For example, based on its data analysis, AI software can identify behavioral patterns and make predictions about potential future crimes based on them. But predictive policing based solely on technology remains controversial. However, this type of policing may be the main style of policing in the future.
Reducing police paperwork
Police forces around the world complain about the amount of paperwork officers have to fill out after incidents they attend. Creating and updating case files keeps officers off the streets and can endanger the safety of citizens.
To say that case reports are reduced would also be problematic, as they are often the basis of successful criminal prosecution. AI can help by automatically capturing the necessary data, thereby minimizing the time employees spend on reporting. Employees may need to review and annotate the collected data, but they are likely to spend far less time than it would take to complete the entire process by hand.
Recording data through AI technology and its fact-checking afterwards not only reduces the time required. It also helps minimize the potential for human error or bias in the report.
Intelligent incident knowledge sharing
Police incident reports gathered dust in the archives, where various departments kept hard copies of crime reports and investigations. AI technology combined with collaboration software makes it easier to share information between departments and agencies.
Sharing information often means accessing different databases and comparing their contents. Done by a single employee or even a team of employees, it will take hours, if not days. AI, on the other hand, can easily cross-reference the content of multiple databases and share its conclusions.
Police forces are not only gaining access to more information. They also benefit from having an invaluable “team member” who digests vast amounts of data and draws human conclusions from it.
Intelligent knowledge sharing of this type benefits each of the police forces and law enforcement agencies involved.
The successful use of AI technology in policing is based on confidence and mutual trust. This trust must exist between different law enforcement agencies when it comes to sharing data. It is also required between the police and their community.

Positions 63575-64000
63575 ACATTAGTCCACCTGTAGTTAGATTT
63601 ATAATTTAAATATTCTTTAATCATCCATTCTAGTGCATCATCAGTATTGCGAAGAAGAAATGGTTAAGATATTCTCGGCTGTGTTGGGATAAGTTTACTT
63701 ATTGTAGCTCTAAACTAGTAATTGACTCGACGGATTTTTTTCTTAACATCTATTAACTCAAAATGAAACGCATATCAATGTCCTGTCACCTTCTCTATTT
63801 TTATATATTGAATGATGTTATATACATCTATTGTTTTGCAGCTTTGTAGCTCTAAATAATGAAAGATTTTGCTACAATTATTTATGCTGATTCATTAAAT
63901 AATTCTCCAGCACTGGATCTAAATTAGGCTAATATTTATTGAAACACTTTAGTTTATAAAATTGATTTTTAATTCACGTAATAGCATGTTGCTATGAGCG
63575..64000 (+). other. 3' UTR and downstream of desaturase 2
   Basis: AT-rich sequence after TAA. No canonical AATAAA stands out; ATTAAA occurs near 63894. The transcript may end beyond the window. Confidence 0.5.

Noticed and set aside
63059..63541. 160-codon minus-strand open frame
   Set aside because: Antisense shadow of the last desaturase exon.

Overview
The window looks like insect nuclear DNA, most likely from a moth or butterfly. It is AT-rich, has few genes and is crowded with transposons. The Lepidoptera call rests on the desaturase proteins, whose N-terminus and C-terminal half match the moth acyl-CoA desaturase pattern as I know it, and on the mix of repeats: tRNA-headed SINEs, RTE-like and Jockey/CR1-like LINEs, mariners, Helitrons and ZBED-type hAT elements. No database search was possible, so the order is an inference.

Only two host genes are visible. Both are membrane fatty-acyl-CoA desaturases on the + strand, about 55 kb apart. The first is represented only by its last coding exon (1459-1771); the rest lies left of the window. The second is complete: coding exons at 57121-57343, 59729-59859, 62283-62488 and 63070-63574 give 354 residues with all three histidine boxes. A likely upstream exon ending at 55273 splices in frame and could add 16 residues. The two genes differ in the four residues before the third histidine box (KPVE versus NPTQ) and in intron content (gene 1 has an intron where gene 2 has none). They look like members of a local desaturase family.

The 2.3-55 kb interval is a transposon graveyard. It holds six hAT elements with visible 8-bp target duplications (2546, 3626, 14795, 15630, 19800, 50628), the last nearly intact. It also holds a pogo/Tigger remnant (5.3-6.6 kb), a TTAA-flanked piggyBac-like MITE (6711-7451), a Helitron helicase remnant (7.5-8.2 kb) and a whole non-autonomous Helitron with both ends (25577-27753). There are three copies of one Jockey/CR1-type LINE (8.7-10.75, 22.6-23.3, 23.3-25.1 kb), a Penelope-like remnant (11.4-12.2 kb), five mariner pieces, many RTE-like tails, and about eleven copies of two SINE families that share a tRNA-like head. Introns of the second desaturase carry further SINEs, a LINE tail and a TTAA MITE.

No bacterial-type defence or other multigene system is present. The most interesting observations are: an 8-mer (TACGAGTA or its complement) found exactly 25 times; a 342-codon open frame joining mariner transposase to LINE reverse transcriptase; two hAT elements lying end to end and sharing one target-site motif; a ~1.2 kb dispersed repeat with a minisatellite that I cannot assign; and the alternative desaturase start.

Robots and security
Robots work on improving, monitoring and security in low and high risk areas by patrolling malls, power grids…etc. These robots are used to reach areas inaccessible or unfavorable for human patrolling or surveillance.
Remote monitoring and inspection
Drones can provide critical remote monitoring and inspections performed without human intervention in the area being monitored or patrolled. The drone’s aerial capabilities allow it to inspect structures that are difficult to reach from the ground.
Researchers from the University of Maryland and the University of Zurich equipped a drone with event cameras and a sonar system so it could detect and avoid objects thrown at it. These drones can be used to intervene in high-risk environments without requiring police force to harm.
A robotic police force
The Huntington Park Police Department has introduced its newest recruit, a 400-pound robot known as HP RoboCop. Since then, he has been patrolling the Salt Lake Park in California and helping make arrests. Just imagine a group of these robots working in unison to spread a protective blanket around the city, it could seriously reduce crime in the area. In particular, this robot has helped the police department capture criminals with evidence in 6-8 hours!
Without a certain level of trust and acceptance, smart, innovative community policing cannot deliver on its promise. When citizens feel they are being watched without being able to feel safer, they will not see the benefit of AI technology for policing.
As the capabilities of AI technology grow and predictive policing becomes more of a reality, community trust must grow as well. AI will only reach its full potential in policing when trust and technology truly come together.